This is a case series of 10 patients who presented with the same electrocardiogram (ECG) manifestation of new-onset giant T-wave inversion and QT prolongation over a period of 24 months in a district general hospital. This unique ECG manifestation has been described with several cardiac and non-cardiac conditions.

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October 2018 Br J Cardiol 2018;25:157–8 doi: 10.5837/bjc.2018.029 Online First

A case report of transient acute left ventricular dysfunction

Allam Harfoush

Abstract

Stunned myocardium is a rare, but serious, medical condition, and requires emergency intervention. Short periods of hypoperfusion may lead to a prolonged cardiac hypokinesia (hours to days), even though the perfusion is retained eventually. In other words, although the coronary circulation is retained, the hypokinesia remains. It might be considered as a case of prolonged post-ischaemic dysfunction.

In this case, a 60-year-old woman, visiting her siblings, presented with severe dyspnoea and cyanosis to the emergency department. Pulmonary oedema was diagnosed, and transthoracic echocardiography (TTE) showed general hypokinesia and reduced ejection fraction (15%), nevertheless, sequential TTE monitoring after the required medical intervention revealed a continuous improvement, with a 45% ejection fraction three days later and a specific anterior wall hypokinesia, solely.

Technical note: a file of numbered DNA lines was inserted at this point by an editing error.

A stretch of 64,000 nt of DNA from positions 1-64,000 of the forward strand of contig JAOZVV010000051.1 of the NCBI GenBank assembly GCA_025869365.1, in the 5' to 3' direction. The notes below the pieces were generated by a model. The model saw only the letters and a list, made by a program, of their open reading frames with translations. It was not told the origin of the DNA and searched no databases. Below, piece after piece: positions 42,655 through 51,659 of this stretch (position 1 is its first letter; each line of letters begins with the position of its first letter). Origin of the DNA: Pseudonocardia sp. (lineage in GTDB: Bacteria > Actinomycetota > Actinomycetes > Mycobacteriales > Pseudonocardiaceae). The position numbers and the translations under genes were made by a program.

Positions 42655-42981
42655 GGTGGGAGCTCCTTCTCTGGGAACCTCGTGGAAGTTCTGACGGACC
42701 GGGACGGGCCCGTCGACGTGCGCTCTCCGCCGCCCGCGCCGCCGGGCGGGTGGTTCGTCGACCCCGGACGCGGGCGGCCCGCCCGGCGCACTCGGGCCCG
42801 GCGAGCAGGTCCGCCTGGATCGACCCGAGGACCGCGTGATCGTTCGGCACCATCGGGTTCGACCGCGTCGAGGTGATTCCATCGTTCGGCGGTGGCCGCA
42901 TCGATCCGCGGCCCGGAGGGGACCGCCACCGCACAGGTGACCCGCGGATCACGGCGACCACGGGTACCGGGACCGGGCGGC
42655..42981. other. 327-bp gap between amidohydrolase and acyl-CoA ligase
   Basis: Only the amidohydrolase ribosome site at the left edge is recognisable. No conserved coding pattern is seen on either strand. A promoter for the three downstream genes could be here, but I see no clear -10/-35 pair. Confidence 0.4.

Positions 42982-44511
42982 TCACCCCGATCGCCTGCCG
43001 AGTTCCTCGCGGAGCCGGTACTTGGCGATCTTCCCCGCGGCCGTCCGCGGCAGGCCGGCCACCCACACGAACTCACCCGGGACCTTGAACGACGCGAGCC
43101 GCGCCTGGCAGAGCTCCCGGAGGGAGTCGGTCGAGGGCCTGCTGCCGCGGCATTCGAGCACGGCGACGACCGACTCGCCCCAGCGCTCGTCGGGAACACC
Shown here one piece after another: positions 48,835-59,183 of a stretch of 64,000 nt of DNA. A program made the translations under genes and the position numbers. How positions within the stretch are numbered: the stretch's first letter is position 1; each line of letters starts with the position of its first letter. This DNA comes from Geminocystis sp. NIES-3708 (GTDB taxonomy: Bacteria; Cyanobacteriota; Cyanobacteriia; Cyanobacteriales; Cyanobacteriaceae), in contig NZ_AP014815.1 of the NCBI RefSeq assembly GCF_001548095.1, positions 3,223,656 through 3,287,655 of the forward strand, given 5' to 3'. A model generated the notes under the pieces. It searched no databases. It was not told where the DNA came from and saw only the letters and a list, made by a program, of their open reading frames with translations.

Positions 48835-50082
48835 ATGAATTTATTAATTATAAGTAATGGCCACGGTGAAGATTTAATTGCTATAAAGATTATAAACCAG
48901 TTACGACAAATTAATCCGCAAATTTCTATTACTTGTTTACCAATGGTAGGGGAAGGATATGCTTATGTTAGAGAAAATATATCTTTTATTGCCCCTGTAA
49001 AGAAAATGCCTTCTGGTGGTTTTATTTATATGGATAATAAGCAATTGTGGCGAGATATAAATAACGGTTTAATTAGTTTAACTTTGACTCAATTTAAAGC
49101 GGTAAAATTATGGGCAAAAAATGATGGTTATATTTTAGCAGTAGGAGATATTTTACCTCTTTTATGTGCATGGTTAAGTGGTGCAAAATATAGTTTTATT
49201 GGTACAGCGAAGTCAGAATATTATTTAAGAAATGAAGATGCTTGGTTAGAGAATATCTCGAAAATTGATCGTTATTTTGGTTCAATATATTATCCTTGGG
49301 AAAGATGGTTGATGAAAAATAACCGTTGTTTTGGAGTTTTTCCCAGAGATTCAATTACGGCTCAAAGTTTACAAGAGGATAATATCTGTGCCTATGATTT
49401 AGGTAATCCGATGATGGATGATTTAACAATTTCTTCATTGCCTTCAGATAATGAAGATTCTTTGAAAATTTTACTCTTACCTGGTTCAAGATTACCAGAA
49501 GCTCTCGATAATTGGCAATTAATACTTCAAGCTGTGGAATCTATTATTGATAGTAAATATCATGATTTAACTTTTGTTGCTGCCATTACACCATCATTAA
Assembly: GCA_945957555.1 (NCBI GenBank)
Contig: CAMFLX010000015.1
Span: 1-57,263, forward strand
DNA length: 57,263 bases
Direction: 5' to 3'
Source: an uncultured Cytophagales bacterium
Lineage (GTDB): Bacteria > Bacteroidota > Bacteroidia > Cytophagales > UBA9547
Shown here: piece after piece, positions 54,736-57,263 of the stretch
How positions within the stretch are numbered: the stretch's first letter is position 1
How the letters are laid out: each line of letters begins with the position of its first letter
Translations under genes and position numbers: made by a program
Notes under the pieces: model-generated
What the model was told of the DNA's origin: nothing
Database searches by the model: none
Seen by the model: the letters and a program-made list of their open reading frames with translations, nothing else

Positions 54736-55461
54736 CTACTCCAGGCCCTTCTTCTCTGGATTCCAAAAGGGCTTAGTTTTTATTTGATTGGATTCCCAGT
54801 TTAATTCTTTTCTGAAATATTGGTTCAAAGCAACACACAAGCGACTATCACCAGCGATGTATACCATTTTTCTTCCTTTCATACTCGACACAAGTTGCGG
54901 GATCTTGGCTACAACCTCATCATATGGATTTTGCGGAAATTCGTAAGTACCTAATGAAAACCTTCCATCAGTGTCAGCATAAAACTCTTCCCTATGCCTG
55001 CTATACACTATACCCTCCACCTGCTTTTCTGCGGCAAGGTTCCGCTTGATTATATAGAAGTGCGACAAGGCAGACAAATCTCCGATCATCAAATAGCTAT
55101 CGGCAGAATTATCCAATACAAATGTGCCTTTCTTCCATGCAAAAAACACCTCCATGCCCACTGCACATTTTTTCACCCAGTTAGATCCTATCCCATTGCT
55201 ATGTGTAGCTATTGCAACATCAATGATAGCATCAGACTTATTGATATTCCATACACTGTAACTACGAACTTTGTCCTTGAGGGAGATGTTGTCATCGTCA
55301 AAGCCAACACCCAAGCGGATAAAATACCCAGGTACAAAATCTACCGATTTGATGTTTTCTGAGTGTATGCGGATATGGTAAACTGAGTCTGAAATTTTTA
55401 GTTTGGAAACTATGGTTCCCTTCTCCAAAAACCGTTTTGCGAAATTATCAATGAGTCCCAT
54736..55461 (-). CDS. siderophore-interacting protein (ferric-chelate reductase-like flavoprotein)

In conclusion, rapid diagnosis and treatment are essential for stunned myocardium, as these could change the progress of the clinical condition.

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August 2018 Br J Cardiol 2018;25:102–6 doi: 10.5837/bjc.2018.023

CardioTweeters: an analysis of Twitter use by UK cardiologists

Sarah Hudson, Antony French

Abstract

Twitter is a web-based micro-blogging service in which messages called ‘Tweets’, which may include visual media, are shared with followers of the account. Benefits include continuing education, networking and personal branding. This article examines the current use of Twitter among UK-based cardiologists, and General Medical Council guidance on social media interaction.